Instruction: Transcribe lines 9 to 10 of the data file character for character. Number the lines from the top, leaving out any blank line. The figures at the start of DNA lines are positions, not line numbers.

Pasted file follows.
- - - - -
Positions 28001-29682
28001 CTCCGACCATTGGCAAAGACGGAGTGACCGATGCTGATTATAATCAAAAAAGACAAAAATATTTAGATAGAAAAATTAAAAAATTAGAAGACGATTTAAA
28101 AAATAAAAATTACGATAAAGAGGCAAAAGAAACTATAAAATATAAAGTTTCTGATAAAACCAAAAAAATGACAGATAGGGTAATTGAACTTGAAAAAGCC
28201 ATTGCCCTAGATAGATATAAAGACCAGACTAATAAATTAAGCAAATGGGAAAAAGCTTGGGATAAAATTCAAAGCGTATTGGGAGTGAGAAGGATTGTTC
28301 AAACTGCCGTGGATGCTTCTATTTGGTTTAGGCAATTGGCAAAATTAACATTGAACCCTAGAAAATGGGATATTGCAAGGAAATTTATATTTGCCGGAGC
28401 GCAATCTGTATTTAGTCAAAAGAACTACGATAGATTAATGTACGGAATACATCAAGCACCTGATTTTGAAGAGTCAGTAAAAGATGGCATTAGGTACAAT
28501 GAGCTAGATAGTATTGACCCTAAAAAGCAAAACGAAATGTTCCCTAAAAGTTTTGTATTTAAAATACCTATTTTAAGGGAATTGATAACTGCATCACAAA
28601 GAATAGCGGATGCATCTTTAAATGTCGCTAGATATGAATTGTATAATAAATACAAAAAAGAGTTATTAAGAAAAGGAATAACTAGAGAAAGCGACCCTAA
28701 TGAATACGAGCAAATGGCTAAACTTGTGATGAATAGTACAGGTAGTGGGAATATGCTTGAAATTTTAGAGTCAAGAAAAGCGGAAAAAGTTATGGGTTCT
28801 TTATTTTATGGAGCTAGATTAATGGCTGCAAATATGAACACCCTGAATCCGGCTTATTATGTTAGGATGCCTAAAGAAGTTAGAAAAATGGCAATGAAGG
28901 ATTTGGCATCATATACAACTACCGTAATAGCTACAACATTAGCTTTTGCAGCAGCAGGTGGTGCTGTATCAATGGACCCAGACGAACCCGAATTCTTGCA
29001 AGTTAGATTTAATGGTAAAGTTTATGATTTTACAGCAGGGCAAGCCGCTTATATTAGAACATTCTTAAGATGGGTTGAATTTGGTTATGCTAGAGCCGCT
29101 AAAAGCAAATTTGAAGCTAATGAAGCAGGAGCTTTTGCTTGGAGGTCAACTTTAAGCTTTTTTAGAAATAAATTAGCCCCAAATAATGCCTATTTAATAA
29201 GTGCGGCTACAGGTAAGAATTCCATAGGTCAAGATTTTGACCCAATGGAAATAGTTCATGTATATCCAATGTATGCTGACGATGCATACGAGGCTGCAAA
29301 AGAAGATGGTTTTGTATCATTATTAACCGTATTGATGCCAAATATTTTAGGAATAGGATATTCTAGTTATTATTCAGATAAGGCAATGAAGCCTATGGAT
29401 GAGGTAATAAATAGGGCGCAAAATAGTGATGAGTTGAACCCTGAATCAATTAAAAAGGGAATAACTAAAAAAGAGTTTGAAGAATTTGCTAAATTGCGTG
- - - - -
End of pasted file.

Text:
28701 TGAATACGAGCAAATGGCTAAACTTGTGATGAATAGTACAGGTAGTGGGAATATGCTTGAAATTTTAGAGTCAAGAAAAGCGGAAAAAGTTATGGGTTCT
28801 TTATTTTATGGAGCTAGATTAATGGCTGCAAATATGAACACCCTGAATCCGGCTTATTATGTTAGGATGCCTAAAGAAGTTAGAAAAATGGCAATGAAGG